Scott Healy continues the exploration of harmonic rhythm, focusing on how jazz players and composers use chord movement. This topic comprises much more than just cool chord substitution and complicated altered harmony. Harmonic rhythm defines phrases, form and pacing, and your heightened awareness of the flow of harmony directs and focuses the emotional content of your writing. We refer to examples from Ellington/Strayhorn and Bob Brookmeyer.
About Scott Healy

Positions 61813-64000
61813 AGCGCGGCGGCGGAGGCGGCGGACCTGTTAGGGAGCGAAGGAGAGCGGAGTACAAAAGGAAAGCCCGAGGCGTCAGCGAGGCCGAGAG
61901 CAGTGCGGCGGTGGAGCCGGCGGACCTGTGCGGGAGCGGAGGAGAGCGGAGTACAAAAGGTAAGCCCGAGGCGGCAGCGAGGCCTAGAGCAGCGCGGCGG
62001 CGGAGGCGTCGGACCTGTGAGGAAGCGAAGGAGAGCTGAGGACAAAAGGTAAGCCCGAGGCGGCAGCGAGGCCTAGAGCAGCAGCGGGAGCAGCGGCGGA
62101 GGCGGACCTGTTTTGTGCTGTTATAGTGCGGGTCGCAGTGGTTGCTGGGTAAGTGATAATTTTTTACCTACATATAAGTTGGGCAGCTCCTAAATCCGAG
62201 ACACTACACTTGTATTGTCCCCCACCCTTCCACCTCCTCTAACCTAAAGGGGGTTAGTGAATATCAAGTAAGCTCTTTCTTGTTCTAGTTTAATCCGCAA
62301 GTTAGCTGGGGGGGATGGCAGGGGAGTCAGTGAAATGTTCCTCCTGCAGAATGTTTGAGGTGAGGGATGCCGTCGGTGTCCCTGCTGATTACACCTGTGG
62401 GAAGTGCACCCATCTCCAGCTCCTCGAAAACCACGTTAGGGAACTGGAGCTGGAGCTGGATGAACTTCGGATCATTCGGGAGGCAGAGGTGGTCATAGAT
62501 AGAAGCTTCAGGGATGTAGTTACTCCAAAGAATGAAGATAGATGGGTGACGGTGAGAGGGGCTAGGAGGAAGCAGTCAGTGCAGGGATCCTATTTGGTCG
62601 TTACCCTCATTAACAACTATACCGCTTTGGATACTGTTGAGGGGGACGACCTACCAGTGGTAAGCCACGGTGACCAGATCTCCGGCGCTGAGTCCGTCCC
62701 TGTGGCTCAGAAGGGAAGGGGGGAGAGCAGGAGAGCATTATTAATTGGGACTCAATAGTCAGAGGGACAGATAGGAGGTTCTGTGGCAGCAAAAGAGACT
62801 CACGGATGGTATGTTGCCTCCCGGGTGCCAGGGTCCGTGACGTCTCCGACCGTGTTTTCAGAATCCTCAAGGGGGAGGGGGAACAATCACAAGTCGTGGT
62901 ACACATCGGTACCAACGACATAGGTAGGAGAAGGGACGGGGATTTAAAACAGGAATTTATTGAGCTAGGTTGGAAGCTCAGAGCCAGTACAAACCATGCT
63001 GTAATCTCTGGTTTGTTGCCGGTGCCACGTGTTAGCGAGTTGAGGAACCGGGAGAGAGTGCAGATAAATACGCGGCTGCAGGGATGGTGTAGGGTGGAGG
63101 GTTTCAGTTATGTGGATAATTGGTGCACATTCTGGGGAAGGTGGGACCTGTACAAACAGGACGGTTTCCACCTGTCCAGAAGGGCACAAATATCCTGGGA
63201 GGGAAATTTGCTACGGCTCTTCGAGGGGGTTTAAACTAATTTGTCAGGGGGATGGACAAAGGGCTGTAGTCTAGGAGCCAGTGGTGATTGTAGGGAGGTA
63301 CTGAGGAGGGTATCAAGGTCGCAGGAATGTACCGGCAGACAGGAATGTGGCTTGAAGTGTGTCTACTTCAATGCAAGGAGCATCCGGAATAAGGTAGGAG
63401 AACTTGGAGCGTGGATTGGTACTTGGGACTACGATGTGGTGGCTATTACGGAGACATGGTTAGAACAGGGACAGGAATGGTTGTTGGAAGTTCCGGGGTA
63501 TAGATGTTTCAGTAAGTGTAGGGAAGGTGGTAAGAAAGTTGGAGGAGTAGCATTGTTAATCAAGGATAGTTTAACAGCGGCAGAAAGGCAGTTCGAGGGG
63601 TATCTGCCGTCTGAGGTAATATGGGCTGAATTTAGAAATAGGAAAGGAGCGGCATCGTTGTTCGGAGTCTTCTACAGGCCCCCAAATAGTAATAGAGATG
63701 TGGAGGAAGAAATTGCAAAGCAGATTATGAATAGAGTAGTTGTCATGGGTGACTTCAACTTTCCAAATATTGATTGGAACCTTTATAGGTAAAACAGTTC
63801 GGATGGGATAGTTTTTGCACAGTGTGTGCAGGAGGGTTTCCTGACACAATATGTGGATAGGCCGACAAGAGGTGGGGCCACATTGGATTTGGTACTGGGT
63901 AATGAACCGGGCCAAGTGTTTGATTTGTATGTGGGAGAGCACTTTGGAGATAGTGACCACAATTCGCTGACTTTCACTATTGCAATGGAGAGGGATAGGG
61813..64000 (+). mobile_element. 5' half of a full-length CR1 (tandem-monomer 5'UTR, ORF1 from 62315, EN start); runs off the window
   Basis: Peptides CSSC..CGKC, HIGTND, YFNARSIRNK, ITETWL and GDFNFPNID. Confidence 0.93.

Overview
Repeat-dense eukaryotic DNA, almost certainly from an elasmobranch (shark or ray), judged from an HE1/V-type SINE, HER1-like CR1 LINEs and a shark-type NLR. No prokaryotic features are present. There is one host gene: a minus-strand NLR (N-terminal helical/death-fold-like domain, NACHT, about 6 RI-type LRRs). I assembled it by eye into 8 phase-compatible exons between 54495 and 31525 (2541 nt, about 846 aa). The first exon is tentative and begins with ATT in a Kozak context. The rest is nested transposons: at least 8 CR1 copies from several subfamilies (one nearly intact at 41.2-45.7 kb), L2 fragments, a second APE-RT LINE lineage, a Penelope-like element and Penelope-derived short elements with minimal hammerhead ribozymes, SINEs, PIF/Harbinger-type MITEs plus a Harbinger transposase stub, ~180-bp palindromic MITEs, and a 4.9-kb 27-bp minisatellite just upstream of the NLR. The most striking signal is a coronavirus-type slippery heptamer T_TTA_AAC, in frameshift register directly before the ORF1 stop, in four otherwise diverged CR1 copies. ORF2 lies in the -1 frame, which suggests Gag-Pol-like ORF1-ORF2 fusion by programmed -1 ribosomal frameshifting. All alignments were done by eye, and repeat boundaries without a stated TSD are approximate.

Composer Scott Healy leads the The Ellington Study Group in Los Angeles, a hands-on study of scores and recordings of large ensemble jazz music as well as music theory and orchestration techniques. The material is advanced, and is geared toward professional classical and jazz composers, film composers, arrangers, and instrumentalists who want to increase their understanding and appreciation of large ensemble jazz writing. The discussion ranges from the minutia of voicing and harmony, to broader topics like form, pacing, transparent orchestration, compositional intent, and improvisation. Previous classes have included works by Duke Ellington from the 1930’s, Ellington/Strayhorn from the 1950’s, and works by jazz composers, arrangers, and band leaders Gil Evans and Miles Davis, Bennie Moten, Fletcher Henderson, Sammy Nestico, Thad Jones, and Sun Ra. Visit Scott’s website: bluedogmusic.com